The Allahabad High Court reserved its judgment on a plea filed by the Gyanvapi mosque committee against the Varanasi district court's order for a survey on Thursday (27 July).
The court announced that it will deliver its verdict on 3 August. As a result, the stay on the Archaeological Survey of India (ASI)-led survey has been extended until the judgment is pronounced.
The order was passed by a bench led by Chief Justice Prithinker Diwaker.
This development comes after the Supreme Court had halted the ASI-led survey of the Gyanvapi mosque premises in Varanasi, providing time for a challenge. The Anjuman Intezamia Masajid Committee had taken the matter to the High Court, which was hearing the case.
In this matter, Anjuman Committee argued before the Allahabad High Court that the ASI was never a party to the suit and despite the same the Varanasi Court directed it to survey the Mosque premises. They argued that if a scientific survey is done in the way Hindu Women have argued, the entire Mosque premises would be destroyed.
While the Assistant Solicitor General of India contended that Ground Penetrating Radar method would be used by the ASI without causing any damage to the structure following the Varanasi Court’s order. However, the bench was not convinced with respect to the working procedure, and thereby the bench called for an affidavit from an ASI Official explaining the structure and details of the proposed survey.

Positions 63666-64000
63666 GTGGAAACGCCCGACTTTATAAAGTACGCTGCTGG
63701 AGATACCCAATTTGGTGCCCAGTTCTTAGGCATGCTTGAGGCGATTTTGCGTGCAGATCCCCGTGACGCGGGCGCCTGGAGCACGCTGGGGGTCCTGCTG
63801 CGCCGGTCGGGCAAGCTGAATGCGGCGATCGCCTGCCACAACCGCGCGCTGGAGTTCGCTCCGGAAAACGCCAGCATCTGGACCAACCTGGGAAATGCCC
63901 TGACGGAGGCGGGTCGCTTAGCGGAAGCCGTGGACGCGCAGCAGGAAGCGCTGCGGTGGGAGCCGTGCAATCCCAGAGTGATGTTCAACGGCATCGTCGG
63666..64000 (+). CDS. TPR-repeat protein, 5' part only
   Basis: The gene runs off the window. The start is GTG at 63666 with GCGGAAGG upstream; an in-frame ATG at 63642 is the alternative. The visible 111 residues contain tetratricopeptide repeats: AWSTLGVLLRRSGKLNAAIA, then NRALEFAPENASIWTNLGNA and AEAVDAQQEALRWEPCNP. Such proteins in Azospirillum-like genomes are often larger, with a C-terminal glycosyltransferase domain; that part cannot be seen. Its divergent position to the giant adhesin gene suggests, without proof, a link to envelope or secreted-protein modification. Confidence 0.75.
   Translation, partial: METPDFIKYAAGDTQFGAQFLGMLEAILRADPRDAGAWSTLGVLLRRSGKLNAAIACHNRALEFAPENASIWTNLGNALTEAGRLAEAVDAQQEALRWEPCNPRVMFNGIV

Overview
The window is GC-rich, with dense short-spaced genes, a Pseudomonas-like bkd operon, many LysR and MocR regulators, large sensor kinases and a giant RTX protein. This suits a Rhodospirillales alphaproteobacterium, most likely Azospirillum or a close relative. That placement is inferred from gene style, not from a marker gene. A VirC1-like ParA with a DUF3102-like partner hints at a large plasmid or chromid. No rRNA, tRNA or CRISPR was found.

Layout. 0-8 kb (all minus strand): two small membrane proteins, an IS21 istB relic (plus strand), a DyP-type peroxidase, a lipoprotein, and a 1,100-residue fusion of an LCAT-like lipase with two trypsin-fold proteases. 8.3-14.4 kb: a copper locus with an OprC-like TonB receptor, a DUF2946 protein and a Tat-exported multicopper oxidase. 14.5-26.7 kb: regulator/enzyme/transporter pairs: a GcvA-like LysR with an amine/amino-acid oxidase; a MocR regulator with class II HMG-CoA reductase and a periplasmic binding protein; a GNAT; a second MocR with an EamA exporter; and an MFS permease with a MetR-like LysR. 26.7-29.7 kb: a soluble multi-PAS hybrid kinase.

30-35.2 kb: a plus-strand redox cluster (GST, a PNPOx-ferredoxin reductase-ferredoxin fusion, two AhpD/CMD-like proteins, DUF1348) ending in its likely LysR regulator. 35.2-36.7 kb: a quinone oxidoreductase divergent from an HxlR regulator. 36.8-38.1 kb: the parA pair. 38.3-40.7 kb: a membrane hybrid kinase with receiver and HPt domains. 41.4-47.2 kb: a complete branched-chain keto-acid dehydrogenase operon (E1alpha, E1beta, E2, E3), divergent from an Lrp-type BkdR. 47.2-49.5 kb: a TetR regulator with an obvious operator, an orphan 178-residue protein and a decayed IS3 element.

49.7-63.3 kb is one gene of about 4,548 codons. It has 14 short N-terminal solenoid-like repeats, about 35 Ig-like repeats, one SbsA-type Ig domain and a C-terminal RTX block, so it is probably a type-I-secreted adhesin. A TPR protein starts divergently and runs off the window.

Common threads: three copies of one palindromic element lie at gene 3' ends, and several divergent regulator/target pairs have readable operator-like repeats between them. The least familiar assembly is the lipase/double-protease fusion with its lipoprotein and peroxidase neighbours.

Subsequently, an affidavit was filed by the ASI Official stating that survey work would be carried out without causing any damage to the structure, and added that a team from IIT Kanpur will be called for a radar survey and GPR survey.
Earlier, District and Sessions Judge Dr Ajaya Krishna Vishvesha had allowed an application by four Hindu women petitioners and directed the ASI to conduct a Ground Penetrating Radar (GPR) survey just below the three domes of the mosque.
The order allowed for excavation if necessary. However, the survey was supposed to exclude the wuzukhana area, which had been sealed last year on the orders of the Supreme Court after Hindu litigants claimed the presence of a Shivling there. On the other hand, Muslim litigants argue that the object is a fountain.
The district court's order was contested in the Supreme Court on 24 July, and Chief Justice of India DY Chandrachud's bench put the order on hold until 26 July to permit the mosque committee to approach the High Court against the district court's ruling.
The Supreme Court's bench directed that the petitioners be allowed to move the High Court to challenge the district court's order. Considering that the district court's order was issued on 21 July and the survey was underway, the petitioners were granted time until 5 pm on 26 July to seek appropriate relief in the High Court. Until then, the district court's order would not be enforced.
Nishtha Anushree is Senior Sub-editor at Swarajya. She tweets at @nishthaanushree.
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